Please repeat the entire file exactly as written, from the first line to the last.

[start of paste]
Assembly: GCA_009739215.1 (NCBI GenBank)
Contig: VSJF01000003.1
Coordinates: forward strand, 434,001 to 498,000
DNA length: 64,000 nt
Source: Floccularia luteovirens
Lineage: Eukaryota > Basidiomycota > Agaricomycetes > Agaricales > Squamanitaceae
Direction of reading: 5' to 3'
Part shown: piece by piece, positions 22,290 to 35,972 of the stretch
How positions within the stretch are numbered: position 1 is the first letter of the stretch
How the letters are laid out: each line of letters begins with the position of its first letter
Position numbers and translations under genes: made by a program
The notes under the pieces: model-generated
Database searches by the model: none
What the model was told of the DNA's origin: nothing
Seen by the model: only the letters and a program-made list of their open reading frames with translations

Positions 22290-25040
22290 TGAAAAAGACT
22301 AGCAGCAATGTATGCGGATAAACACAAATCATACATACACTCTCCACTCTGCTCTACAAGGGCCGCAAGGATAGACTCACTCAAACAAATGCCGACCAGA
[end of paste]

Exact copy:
Assembly: GCA_009739215.1 (NCBI GenBank)
Contig: VSJF01000003.1
Coordinates: forward strand, 434,001 to 498,000
DNA length: 64,000 nt
Source: Floccularia luteovirens
Lineage: Eukaryota > Basidiomycota > Agaricomycetes > Agaricales > Squamanitaceae
Direction of reading: 5' to 3'
Part shown: piece by piece, positions 22,290 to 35,972 of the stretch
How positions within the stretch are numbered: position 1 is the first letter of the stretch
How the letters are laid out: each line of letters begins with the position of its first letter
Position numbers and translations under genes: made by a program
The notes under the pieces: model-generated
Database searches by the model: none
What the model was told of the DNA's origin: nothing
Seen by the model: only the letters and a program-made list of their open reading frames with translations

Positions 22290-25040
22290 TGAAAAAGACT
22301 AGCAGCAATGTATGCGGATAAACACAAATCATACATACACTCTCCACTCTGCTCTACAAGGGCCGCAAGGATAGACTCACTCAAACAAATGCCGACCAGA